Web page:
Searching for Cedar: Geographic Variation in Single Aeroallergen Shows Dose Response in Internet Search Activity

Thomas J. Willson, Alexandra Shams, Joshua Lospinoso, Erik Weitzel, Kevin McMains

Research output: Contribution to journalArticlepeer-review

6 Scopus citations


Objective To assess the effect of a single aeroallergen on Internet search activity in 3 distinct geographic regions over time. Study Design A retrospective time series analysis. Setting Tertiary academic medical center. Methods Mountain Cedar pollen counts spanning the periods from 2011 to 2014 were collected for San Antonio, Dallas-Ft Worth, and Houston metro regions (Texas). Google search data for the corresponding period and regions were also obtained for the search terms pollen and mountain cedar. Data were analyzed through time series plots and autoregressive integrated moving average. Results Seasonal maximum pollen counts were greatest in San Antonio, ranging from 5413 to 9982 grains per cubic centimeter. In San Antonio, there was a strong, positive, and statistically significant effect of mountain cedar pollen count on search activity for both pollen (P =.001) and mountain cedar (P <.001) when evaluated by autoregressive integrated moving average. Conclusions Environmental levels of a single allergen - mountain cedar pollen - show a geographic and temporal relationship between Internet searches and mountain cedar pollen, based on Google Trends. These data are useful to understand patients' perceptions of the health risk presented by mountain cedar pollen. In turn, this information affords practitioners the opportunity to offer targeted patient education in a geographically unique region, as well as adjust surveillance of related pathologies.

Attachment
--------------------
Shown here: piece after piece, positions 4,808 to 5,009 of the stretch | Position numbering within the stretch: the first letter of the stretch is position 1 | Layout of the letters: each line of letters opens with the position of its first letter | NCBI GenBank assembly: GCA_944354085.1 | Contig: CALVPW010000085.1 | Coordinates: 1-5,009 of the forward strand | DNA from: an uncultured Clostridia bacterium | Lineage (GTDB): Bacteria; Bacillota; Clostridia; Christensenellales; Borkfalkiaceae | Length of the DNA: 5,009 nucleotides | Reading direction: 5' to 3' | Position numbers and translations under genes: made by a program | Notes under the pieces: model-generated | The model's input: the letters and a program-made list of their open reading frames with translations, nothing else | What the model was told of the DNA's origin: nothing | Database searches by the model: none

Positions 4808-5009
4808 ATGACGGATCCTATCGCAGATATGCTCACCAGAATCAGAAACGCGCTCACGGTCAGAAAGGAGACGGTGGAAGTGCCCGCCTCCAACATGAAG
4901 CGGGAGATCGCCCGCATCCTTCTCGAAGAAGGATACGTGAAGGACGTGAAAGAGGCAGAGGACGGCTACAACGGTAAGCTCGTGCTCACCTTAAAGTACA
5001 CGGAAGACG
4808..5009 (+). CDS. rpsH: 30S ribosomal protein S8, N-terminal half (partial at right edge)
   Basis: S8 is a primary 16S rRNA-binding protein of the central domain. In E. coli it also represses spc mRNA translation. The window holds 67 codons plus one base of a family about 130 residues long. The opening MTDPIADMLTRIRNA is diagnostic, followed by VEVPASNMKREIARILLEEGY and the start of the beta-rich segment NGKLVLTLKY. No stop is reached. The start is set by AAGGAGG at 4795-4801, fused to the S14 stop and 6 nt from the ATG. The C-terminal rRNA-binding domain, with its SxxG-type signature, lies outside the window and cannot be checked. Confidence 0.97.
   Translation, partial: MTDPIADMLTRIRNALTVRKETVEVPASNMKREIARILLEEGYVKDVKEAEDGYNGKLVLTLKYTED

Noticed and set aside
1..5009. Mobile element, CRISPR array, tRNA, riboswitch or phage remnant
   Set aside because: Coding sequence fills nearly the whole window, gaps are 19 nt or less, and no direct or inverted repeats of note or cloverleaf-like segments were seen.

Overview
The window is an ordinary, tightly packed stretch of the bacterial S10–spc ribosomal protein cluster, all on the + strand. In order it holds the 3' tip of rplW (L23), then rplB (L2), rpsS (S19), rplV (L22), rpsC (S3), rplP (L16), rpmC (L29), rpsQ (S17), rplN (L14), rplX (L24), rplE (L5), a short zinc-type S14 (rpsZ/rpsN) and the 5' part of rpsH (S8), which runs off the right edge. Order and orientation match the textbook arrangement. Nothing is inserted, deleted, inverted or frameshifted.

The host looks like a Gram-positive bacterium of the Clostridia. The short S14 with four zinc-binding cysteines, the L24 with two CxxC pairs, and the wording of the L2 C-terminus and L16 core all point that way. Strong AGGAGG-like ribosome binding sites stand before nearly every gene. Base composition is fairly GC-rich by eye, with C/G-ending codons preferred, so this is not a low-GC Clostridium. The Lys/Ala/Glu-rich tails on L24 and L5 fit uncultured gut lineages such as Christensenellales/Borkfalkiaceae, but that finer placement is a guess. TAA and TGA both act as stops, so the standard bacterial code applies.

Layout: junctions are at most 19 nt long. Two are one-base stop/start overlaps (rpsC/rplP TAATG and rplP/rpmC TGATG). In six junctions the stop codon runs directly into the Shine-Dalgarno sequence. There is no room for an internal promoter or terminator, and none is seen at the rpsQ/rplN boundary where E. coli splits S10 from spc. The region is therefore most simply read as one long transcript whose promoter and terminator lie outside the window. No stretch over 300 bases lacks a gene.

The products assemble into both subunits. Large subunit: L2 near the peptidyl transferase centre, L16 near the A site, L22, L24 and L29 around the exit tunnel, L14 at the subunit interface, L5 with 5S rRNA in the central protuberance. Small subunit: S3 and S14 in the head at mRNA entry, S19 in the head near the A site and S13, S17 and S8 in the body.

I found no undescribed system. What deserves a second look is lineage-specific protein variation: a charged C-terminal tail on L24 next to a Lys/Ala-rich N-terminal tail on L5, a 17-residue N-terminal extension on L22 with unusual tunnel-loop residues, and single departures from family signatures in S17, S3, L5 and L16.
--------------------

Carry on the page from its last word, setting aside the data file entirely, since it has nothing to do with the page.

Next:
Original languageEnglish (US)
Pages (from-to)770-774
Number of pages5
JournalOtolaryngology - Head and Neck Surgery (United States)
Issue number5
StatePublished - Nov 1 2015
Externally publishedYes


  • Google
  • Internet
  • aeroallergen
  • allergen
  • juniper
  • mountain cedar

ASJC Scopus subject areas

  • Surgery
  • Otorhinolaryngology


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